1. Proven technique for improving productivity. 2. Effective in defect prevention. 3. Prevention of unnecessary process adjustments.
4. Providing diagnostic information. 5.
Providing information about process capability. A typical control chart is a graphical display of a quality characteristic that has been measured or computed from a sample, versus the sample number or time. The chart contains a center line that represents the average value of the quality characteristic corresponding to the in-control state. Two other horizontal lines, called the Upper Control Limit (UCL) and the Lower Control Limit (LCL) are also drawn. These control limits are chosen so that if the process is in control, nearly all of the sample points will fall between them. As long as the points plot within the control limits, the process is assumed to be in control, and no action is necessary.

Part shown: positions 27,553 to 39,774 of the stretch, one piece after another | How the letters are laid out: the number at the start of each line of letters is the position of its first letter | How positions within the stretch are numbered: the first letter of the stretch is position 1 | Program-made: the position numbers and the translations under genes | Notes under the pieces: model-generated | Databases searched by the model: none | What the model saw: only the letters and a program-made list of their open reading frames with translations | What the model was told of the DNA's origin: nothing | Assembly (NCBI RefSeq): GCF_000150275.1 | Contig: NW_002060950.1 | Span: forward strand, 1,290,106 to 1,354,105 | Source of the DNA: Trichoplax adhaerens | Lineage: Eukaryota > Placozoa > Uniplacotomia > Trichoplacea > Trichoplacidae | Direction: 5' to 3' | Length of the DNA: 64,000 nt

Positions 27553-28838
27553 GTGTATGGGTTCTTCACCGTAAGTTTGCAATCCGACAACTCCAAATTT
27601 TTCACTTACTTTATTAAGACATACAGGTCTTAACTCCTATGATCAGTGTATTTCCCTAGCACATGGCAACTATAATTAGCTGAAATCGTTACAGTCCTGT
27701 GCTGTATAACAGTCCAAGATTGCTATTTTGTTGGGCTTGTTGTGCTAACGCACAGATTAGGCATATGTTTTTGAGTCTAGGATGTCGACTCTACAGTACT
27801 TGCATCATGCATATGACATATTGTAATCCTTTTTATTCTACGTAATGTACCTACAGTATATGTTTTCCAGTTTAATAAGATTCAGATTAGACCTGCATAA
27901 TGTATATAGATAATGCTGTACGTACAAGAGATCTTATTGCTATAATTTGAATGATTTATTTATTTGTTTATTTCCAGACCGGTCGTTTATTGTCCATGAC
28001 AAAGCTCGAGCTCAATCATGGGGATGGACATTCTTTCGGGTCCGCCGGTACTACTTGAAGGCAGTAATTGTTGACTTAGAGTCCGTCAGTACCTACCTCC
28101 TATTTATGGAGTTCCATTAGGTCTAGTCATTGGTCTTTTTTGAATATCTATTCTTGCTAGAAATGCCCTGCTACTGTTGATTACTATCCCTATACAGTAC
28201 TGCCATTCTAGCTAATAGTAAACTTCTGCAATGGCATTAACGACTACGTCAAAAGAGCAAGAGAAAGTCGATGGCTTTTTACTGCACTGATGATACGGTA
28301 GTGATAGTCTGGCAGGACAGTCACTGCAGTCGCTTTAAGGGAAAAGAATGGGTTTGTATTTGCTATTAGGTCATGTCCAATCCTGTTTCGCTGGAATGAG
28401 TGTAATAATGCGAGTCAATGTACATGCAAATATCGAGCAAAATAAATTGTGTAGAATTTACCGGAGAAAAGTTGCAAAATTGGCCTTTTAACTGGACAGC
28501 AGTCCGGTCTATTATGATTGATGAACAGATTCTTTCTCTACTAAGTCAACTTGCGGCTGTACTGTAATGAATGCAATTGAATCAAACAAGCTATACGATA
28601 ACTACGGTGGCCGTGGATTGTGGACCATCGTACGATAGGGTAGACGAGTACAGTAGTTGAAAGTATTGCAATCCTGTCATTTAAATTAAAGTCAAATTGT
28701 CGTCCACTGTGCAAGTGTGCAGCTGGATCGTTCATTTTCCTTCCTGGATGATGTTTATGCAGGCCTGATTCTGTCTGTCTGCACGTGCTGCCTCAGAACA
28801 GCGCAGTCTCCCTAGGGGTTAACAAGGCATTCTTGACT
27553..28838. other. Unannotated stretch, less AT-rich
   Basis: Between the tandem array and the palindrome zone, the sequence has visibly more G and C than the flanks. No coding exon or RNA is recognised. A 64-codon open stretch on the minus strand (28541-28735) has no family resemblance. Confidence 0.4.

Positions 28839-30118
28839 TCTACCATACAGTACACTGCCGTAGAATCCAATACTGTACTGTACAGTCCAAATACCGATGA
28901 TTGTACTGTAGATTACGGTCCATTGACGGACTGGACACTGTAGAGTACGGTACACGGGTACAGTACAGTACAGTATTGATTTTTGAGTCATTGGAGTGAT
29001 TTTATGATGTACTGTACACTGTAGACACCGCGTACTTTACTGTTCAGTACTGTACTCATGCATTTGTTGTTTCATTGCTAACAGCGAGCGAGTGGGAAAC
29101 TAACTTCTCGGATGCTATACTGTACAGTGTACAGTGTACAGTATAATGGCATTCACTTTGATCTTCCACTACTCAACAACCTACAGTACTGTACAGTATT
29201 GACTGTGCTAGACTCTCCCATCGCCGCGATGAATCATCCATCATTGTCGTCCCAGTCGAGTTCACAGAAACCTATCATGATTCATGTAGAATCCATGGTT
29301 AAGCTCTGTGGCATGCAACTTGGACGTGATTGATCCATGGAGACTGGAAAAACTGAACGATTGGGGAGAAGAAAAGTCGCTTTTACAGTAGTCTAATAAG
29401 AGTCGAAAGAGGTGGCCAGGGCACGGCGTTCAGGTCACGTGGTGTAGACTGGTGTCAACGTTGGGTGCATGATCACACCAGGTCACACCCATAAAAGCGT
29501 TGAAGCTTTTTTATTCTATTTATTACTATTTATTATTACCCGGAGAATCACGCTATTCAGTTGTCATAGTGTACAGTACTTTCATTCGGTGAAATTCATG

However, a point that plots outside the control limits is interpreted as evidence that the process is out of control, and investigation and corrective action is required to find and eliminate the assignable causes responsible for this behavior. The control points are connected with straight line segments for easy visualization. Even if all the points plot inside the control limits, if they behave in a systematic or nonrandom manner, then this is an indication that the process is out of control.